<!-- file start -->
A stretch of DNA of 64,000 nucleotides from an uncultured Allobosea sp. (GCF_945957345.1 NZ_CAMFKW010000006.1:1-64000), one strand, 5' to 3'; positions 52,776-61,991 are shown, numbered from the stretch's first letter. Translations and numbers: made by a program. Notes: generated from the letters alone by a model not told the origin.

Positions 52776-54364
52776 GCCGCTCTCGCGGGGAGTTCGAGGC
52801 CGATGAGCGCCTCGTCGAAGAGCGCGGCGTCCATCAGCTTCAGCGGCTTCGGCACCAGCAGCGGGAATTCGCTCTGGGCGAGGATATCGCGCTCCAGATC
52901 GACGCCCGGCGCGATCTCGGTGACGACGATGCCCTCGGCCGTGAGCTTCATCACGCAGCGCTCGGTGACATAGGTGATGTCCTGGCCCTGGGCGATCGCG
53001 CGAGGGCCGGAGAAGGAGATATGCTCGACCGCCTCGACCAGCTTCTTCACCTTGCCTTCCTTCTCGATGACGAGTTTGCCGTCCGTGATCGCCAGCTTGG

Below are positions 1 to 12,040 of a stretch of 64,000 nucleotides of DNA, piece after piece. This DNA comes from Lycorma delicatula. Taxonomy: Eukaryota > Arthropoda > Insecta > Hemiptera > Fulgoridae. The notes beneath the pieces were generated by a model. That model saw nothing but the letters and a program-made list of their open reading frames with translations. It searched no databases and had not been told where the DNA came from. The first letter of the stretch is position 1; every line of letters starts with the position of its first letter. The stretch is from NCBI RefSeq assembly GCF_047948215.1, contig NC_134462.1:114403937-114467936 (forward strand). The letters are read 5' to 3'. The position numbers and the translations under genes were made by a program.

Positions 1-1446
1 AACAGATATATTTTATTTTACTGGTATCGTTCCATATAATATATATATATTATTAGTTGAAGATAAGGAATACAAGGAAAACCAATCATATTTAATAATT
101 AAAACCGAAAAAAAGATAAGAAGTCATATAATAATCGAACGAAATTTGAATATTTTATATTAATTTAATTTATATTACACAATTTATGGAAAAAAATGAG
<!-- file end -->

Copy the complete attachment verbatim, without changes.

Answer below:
A stretch of DNA of 64,000 nucleotides from an uncultured Allobosea sp. (GCF_945957345.1 NZ_CAMFKW010000006.1:1-64000), one strand, 5' to 3'; positions 52,776-61,991 are shown, numbered from the stretch's first letter. Translations and numbers: made by a program. Notes: generated from the letters alone by a model not told the origin.

Positions 52776-54364
52776 GCCGCTCTCGCGGGGAGTTCGAGGC
52801 CGATGAGCGCCTCGTCGAAGAGCGCGGCGTCCATCAGCTTCAGCGGCTTCGGCACCAGCAGCGGGAATTCGCTCTGGGCGAGGATATCGCGCTCCAGATC
52901 GACGCCCGGCGCGATCTCGGTGACGACGATGCCCTCGGCCGTGAGCTTCATCACGCAGCGCTCGGTGACATAGGTGATGTCCTGGCCCTGGGCGATCGCG
53001 CGAGGGCCGGAGAAGGAGATATGCTCGACCGCCTCGACCAGCTTCTTCACCTTGCCTTCCTTCTCGATGACGAGTTTGCCGTCCGTGATCGCCAGCTTGG

Below are positions 1 to 12,040 of a stretch of 64,000 nucleotides of DNA, piece after piece. This DNA comes from Lycorma delicatula. Taxonomy: Eukaryota > Arthropoda > Insecta > Hemiptera > Fulgoridae. The notes beneath the pieces were generated by a model. That model saw nothing but the letters and a program-made list of their open reading frames with translations. It searched no databases and had not been told where the DNA came from. The first letter of the stretch is position 1; every line of letters starts with the position of its first letter. The stretch is from NCBI RefSeq assembly GCF_047948215.1, contig NC_134462.1:114403937-114467936 (forward strand). The letters are read 5' to 3'. The position numbers and the translations under genes were made by a program.

Positions 1-1446
1 AACAGATATATTTTATTTTACTGGTATCGTTCCATATAATATATATATATTATTAGTTGAAGATAAGGAATACAAGGAAAACCAATCATATTTAATAATT
101 AAAACCGAAAAAAAGATAAGAAGTCATATAATAATCGAACGAAATTTGAATATTTTATATTAATTTAATTTATATTACACAATTTATGGAAAAAAATGAG